Location: Southeast corner of the Agora, between the Stoa of Attalos and the Southeast Stoa, east of the Panathenaic Way. No 21 in the Agora plan of the Guide: Μc Camp II, J., The Athenian Agora, A Short Guide to the Excavations, Excavations of the Athenian Agora, Picture Book no 16, American School of Classical Studies (Princeton 2003), p. 2 and pp. 24-25.
Date of construction: During Emperor Trajan’s rule (late 1st cent. AD)
Periods of Use: Roman.
The Pantainos Library survives in a very fragmentary condition: part of it is located under the Late Roman defensive wall in the Agora and, more specifically, under a large tower. It is one of the most important buildings of the Roman Agora, where the study of philosophy and the worship of the Muses flourished. It was destroyed in 267 AD by the Heruli and later became incorporated (5th cent.) into a large peristyle structure.
The Library of Pantainos is one of the few buildings of the Athenian Agora the circumstances and date of construction of which are precisely known. This structure was dedicated by Titus Flavius Pantainos and his children to Athena Archegetis, Emperor Trajan and the people of Athens, as testified by the inscribed lintel of the main doorway, found incorporated in the Late Roman defensive wall. It is thought that the library was dedicated at some point between the accession of Trajan to power (98 AD) and his Dacian campaign (102 AD). This is based on the use of epithets for the emperor which were employed after the campaign against the Dacians and the later campaign against the Parthians (115 AD). There are, however, sound reasons to believe that the building was erected by Pantainos’ father and that it really constituted the seat of a school of philosophy. The area, the southeast corner of the Agora square, where the stoa was constructed did not previously feature any significant monumental or residential structures.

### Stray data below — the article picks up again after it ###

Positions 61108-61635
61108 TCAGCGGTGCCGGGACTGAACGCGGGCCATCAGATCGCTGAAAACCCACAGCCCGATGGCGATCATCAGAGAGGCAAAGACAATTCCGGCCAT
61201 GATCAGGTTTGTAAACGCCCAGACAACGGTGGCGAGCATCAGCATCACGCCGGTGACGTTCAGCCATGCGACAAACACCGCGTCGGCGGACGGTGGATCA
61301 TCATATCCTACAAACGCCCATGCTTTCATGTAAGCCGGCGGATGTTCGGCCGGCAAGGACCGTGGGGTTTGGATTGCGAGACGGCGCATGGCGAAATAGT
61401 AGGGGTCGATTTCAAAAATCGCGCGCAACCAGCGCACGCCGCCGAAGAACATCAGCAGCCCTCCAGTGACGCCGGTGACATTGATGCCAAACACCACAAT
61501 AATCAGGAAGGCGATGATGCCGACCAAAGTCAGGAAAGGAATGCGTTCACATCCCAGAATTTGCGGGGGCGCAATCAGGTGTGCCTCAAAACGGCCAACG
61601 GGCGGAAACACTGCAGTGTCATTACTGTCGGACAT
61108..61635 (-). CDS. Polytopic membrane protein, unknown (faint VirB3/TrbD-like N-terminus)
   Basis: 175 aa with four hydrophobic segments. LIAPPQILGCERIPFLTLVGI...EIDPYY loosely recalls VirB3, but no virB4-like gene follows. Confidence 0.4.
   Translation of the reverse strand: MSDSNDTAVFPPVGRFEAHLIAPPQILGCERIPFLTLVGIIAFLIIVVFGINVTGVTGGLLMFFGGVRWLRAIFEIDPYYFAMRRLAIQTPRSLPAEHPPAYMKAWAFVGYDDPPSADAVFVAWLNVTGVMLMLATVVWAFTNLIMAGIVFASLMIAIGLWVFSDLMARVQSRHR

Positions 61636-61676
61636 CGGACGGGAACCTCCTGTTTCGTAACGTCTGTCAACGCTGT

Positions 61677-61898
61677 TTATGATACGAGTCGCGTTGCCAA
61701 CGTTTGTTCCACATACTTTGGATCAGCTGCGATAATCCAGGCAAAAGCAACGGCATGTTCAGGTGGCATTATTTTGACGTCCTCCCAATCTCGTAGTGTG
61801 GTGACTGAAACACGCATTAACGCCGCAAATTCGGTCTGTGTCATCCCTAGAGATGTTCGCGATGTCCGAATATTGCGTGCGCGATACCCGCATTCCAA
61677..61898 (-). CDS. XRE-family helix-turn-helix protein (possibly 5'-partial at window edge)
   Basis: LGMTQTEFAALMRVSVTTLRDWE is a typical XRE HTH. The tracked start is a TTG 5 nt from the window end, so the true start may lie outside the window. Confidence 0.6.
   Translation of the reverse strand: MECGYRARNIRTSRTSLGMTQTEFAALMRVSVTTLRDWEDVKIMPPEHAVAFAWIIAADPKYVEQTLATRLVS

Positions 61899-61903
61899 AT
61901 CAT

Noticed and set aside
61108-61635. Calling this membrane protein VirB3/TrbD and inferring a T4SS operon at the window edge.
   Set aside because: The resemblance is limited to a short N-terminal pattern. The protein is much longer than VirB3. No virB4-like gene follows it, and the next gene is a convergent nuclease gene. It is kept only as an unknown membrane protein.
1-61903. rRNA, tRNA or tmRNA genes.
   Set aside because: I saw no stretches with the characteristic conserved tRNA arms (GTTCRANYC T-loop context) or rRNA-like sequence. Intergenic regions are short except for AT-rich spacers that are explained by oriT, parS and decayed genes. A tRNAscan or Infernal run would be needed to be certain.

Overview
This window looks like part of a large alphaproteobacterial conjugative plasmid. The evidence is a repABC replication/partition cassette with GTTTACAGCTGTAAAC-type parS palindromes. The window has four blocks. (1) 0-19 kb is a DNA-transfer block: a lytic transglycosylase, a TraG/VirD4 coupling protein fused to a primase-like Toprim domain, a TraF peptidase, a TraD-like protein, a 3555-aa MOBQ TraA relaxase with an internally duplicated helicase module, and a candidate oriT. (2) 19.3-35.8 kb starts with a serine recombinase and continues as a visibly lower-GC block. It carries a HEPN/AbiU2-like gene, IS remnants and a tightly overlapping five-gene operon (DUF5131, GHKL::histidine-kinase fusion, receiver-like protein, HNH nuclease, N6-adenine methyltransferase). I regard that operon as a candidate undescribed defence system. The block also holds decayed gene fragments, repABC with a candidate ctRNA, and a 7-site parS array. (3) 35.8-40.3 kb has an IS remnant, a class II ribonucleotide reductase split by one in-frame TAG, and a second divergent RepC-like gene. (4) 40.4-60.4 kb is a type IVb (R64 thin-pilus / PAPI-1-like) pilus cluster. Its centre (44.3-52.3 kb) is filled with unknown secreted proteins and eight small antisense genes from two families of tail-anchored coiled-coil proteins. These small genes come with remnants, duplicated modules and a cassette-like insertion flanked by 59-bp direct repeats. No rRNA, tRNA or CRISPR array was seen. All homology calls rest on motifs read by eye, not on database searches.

The excavation in the Late Roman defensive wall, during which the aforementioned important epigraphical find came to light, was conducted in 1933, but the ruins of the library were largely revealed in 1935, while the eastern part of the building was excavated in 1971.
The building’s design
Although the library's excavation was not completed, as its eastern part lies under the Late Roman defensive wall, there are enough evidence to allow us to infer its design with a degree of accuracy.
The ground plan of the building is rather unusual and rather dissimilar to other known contemporary Roman libraries (in Thermae and in Trajan’s Forum). This particular arrangement resulted from the need to build in a rather irregularly shaped plot, to the south of the Stoa of Attalos and the Panathenaic way. Its core consists of two spaces, a large open air courtyard measuring 20 x 13.5m, with a floor covered with irregularly shaped marble-chips set in mortar, and a large square room to the east with a floor covered with marble slabs. At a later phase a peristyle was added to the courtyard, the central part of which was also paved with marble slabs. The entrance of the building was located in the area directly below the spot where the inscribed lintel was discovered. The excavation of 1971 revealed that the building’s E-W side was 35m long, while the main room faced the east side of the courtyard, it was square in plan and measured 15 x 15m approximately. There are no traces of internal supports for the placement of shelves where the books could be stored. The walls were veneered with marble slabs on the inside, as was the floor.